Wednesday, February 20, 2013

Dangerous Musings [Updated & Bumped]

[Originally posted February 19, 2013 - scroll down for update]

The National Association of Alternative Benefit Consultants is the organization which sponsors my CBC designation. It's made up of, and run by, good folks, and does a good job of hunting up interesting ways for agents to expand their business. Sometimes, though, I just shake my head in bemusement at what they send out.

Case in point, a recent email with the provocative title "HSAs, HRAs - Alive & Well Under PPACA‏"

I'm going to elide over the HRA (Health Reimbursement Arrangement) for now - although that model has some interesting challenges under The ObamaTax, as well - and focus on Health Savings Accounts.

As we've written, HSA's are essentially outlawed under the 'Tax, because despite their built-in cost efficiency (or perhaps because of it), they fail to meet the minimum essential coverage requirements under the train wreck law. NAABC's email avers that "many employers will switch to CDHPs, either in the Exchanges or through ERISA plans to escape the regulations of the PPACA.  Even a one-deductible, 100% coinsurance plan will qualify under the "Bronze" level in the exchanges."

Their position relies on this statement from the IRS:

"Section ... directs that the limit on deductibles described ... for a health plan offered in the small group market be applied so as to not affect the actuarial value of any health plan. We interpret and implement this provision through our proposal ... by authorizing a health insurance issuer to make adjustments to its deductible to maintain the specified actuarial value for the applicable level of coverage required ... we propose that a plan may exceed the annual deductible limit if it cannot reasonably reach a given level of coverage (metal tier) without doing so.”

Which should clear up any confusion on that issue.

But of course it doesn't, any more than relying on the IRS hotlines during tax season. The agency goes on to "clarify" its position:

"We propose to use a ‘‘reasonableness’’ standard and request comment on what evidence or factors should be required from an issuer and considered in determining whether this standard is met with respect to health insurance coverage ... While it may be possible to develop plan designs to meet all of these constraints, we believe it could be difficult to develop plans with reasonable coinsurance or equivalent cost sharing rate" [emphasis added]

Talk about weasel words. Does any sane person really think it's a good idea to rely on the generosity and open-mindedness of the IRS? The NAABC seems to think so, because they end their email with this citation from the IRS regs themselves:

"A health plan’s annual deductible may exceed the annual deductible limit if that plan may not reasonably reach the actuarial value of a given level of coverage a ... without exceeding the annual deductible limit"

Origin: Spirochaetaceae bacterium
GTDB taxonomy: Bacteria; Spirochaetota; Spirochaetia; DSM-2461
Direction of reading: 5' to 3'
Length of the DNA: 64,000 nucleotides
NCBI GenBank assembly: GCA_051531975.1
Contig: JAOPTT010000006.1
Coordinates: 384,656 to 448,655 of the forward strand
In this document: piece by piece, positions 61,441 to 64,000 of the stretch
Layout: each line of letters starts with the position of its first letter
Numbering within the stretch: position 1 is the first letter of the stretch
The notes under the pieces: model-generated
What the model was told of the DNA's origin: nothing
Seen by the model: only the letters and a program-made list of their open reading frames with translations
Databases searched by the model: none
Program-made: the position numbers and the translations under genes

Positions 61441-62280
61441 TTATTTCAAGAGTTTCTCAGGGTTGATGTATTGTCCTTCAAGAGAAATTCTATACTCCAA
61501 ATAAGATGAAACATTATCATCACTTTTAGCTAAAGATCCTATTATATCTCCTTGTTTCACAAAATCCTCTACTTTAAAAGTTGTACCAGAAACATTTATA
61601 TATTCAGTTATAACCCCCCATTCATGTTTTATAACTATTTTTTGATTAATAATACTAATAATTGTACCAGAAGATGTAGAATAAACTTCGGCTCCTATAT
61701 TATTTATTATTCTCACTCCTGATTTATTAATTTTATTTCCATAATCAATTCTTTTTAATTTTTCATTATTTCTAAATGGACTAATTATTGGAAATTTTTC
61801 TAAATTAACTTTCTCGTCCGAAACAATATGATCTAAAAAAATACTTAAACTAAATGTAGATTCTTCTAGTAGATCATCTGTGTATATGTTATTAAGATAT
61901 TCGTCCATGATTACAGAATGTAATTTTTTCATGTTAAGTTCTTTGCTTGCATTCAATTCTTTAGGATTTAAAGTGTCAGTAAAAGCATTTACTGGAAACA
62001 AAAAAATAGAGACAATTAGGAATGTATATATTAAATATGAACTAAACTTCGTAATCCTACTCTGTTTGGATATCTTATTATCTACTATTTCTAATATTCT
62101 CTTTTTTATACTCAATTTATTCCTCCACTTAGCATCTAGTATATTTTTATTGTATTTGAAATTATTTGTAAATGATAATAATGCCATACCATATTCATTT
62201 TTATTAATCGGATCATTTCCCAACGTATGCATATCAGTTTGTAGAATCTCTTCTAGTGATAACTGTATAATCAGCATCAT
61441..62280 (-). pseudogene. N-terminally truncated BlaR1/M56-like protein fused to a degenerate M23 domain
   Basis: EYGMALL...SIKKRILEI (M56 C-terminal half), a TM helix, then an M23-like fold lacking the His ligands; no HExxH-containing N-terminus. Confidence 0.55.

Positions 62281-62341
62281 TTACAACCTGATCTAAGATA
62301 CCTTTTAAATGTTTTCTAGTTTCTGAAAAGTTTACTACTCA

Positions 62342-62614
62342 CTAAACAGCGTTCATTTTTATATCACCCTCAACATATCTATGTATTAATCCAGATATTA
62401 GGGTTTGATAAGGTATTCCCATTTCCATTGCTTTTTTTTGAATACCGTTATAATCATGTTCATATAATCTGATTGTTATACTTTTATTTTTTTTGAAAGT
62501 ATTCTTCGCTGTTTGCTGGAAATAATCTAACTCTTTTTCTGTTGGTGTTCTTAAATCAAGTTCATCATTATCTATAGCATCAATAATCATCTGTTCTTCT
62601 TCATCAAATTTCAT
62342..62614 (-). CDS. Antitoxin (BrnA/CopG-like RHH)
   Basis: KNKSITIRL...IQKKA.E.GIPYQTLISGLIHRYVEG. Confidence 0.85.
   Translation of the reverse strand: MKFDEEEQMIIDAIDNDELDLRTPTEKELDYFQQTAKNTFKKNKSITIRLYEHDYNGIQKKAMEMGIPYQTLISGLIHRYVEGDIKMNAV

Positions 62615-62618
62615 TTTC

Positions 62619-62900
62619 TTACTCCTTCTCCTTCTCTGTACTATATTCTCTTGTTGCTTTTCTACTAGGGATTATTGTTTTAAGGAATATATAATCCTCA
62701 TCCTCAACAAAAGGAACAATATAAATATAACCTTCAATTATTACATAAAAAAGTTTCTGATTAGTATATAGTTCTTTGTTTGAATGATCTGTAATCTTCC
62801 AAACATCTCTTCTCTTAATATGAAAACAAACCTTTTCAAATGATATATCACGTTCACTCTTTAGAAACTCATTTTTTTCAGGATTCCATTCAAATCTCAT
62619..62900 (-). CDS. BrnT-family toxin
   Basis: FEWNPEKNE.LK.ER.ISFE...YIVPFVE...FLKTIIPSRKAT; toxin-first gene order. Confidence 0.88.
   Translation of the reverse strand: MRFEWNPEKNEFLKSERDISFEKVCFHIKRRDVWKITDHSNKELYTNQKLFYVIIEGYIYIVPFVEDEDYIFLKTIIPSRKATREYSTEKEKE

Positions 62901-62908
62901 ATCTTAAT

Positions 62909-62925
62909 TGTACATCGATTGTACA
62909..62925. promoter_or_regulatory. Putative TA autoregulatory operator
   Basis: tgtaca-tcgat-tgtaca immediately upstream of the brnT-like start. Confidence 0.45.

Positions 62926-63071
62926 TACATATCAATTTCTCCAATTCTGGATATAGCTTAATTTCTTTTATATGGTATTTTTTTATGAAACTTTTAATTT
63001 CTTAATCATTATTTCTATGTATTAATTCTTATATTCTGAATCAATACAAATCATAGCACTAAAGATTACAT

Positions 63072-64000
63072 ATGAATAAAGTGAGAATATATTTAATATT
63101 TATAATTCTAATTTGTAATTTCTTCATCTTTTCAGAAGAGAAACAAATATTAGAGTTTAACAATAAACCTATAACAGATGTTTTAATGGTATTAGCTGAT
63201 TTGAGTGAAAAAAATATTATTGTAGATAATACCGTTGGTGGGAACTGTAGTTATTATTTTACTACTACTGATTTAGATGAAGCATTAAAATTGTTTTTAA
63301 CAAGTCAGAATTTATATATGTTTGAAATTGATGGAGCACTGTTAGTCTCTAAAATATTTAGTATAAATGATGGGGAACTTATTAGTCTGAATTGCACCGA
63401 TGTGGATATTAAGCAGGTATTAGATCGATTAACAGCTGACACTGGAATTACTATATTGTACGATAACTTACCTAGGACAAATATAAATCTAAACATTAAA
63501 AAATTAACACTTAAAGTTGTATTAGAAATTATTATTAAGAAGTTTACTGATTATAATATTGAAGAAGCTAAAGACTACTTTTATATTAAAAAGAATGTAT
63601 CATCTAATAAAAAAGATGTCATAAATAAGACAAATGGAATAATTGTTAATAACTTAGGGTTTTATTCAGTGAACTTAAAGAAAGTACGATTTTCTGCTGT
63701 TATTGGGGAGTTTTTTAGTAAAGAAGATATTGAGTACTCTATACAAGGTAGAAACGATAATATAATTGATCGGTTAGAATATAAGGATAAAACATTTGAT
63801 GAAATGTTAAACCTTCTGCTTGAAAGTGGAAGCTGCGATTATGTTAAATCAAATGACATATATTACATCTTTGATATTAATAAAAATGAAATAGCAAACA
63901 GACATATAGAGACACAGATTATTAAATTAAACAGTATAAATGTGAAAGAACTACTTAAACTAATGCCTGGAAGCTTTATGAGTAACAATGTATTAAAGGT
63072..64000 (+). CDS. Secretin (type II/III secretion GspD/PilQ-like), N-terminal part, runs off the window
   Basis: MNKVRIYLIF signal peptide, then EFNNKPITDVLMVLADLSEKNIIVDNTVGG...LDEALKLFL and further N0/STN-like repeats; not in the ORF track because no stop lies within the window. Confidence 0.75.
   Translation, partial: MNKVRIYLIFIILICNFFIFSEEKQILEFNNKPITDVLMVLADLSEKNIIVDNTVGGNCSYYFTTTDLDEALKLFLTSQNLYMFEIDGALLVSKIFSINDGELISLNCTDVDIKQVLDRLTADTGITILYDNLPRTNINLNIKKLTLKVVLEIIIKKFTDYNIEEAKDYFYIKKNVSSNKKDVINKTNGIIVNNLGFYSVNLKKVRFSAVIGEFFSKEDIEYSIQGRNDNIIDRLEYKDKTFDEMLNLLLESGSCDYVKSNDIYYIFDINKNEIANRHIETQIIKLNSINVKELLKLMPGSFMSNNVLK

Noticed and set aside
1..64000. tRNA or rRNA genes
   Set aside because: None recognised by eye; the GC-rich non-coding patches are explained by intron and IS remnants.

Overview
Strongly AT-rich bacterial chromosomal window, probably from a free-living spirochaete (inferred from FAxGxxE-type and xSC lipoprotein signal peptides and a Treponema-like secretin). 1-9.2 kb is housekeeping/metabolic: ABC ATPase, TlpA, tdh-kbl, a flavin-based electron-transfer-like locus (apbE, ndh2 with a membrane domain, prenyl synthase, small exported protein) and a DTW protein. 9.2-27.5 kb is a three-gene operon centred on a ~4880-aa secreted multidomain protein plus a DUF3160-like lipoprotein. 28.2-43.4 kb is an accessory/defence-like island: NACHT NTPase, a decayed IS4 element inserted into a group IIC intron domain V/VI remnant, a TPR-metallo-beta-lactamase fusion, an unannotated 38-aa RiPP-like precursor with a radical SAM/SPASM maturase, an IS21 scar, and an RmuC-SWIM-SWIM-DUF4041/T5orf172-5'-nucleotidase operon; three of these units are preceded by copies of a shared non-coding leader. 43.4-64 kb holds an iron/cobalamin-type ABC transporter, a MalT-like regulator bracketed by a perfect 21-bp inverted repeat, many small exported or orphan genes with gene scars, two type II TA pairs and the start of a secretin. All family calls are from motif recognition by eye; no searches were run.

So it seems that the IRS has left us a loophole through which we can drive our HSAs.

Or does it?

I would characterize this as (at best) sketchy: for one thing, those final regs have yet to be written. For another, this whole argument seems to center on the group market, but we already know that many (most?) folks will be in the market for individual plans (whether by choice or not). Given the MLR requirements for these plans (not to mention all the "freebies" they're required to include), does it really seem reasonable that carriers will be able to design cost-effective HSA plans that will be Exchange-compliant?

As a major and long-time proponent of consumer-driven health care plans (aka HSAs), I really wish that the NAABC was right. But I see no evidence to support that position. And given the actual implementation of The ObamaTax thus far, I'm not hopeful that this will turn out the way they expect.

UPDATE: Bob has a contrarian view, based on his own conversations with the author of the information on which NAABC relied:

"... cost-effective HSA plans that will be Exchange-compliant?"
As we move forward in this train wreck, I am becoming more convinced there is a viable market for major med (and ancillary lines) outside the exchange. Yes, the products will still need to provide EHB's and adhere to MLR, blah, blah, blah but they will also have more flexibility.

This seems to be especially true in the renegade states where the federales are running the show. It is possible non-HIX plans will have a lower premium (ex-subsidies of course), broader networks, broader Rx formularies and even higher deductibles.

Feedback I am getting from carriers (which are not always the sharpest knives in the drawer) indicates they really don't care if they write HIX business or not and will focus on non-HIX product lines.

I am also under the impression that major med quote engines (Norvax, Quotit) will not offer any HIX products and have heard that eHealthinsurance will also focus on non-HIX sales.
I certainly hope that Bob's correct, and that we'll continue to see consumer-centric health plans flourish under The ObamaTax. One indication that seems to validate this belief comes from Cigna, which emailed this:

"In the face of another year of economic volatility and legislative and regulatory change, Cigna's consumer-driven health plan (CDHP) participation grew by 26 percent during 2012, resulting in one-in-five Cigna customers now participating in a Health Savings Account (HSA) or Health Reimbursement Account (HRA)."

Now, HRA's aren't HSA's, but the basic idea that high deductible plans that encourage consumer participation are still valued is a hopeful sign.
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